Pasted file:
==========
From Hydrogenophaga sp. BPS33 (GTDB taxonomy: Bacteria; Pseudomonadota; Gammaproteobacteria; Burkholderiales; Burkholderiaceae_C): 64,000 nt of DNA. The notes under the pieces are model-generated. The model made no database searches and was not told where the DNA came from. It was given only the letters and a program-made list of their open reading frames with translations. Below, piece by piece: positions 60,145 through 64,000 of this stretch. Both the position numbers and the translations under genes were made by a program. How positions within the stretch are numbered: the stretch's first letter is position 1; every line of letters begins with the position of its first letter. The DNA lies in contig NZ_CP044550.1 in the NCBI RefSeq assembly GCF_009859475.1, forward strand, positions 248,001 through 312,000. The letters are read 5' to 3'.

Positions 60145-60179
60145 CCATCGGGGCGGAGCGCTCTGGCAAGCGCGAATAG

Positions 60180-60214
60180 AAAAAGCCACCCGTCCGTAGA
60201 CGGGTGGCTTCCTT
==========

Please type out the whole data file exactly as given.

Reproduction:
From Hydrogenophaga sp. BPS33 (GTDB taxonomy: Bacteria; Pseudomonadota; Gammaproteobacteria; Burkholderiales; Burkholderiaceae_C): 64,000 nt of DNA. The notes under the pieces are model-generated. The model made no database searches and was not told where the DNA came from. It was given only the letters and a program-made list of their open reading frames with translations. Below, piece by piece: positions 60,145 through 64,000 of this stretch. Both the position numbers and the translations under genes were made by a program. How positions within the stretch are numbered: the stretch's first letter is position 1; every line of letters begins with the position of its first letter. The DNA lies in contig NZ_CP044550.1 in the NCBI RefSeq assembly GCF_009859475.1, forward strand, positions 248,001 through 312,000. The letters are read 5' to 3'.

Positions 60145-60179
60145 CCATCGGGGCGGAGCGCTCTGGCAAGCGCGAATAG

Positions 60180-60214
60180 AAAAAGCCACCCGTCCGTAGA
60201 CGGGTGGCTTCCTT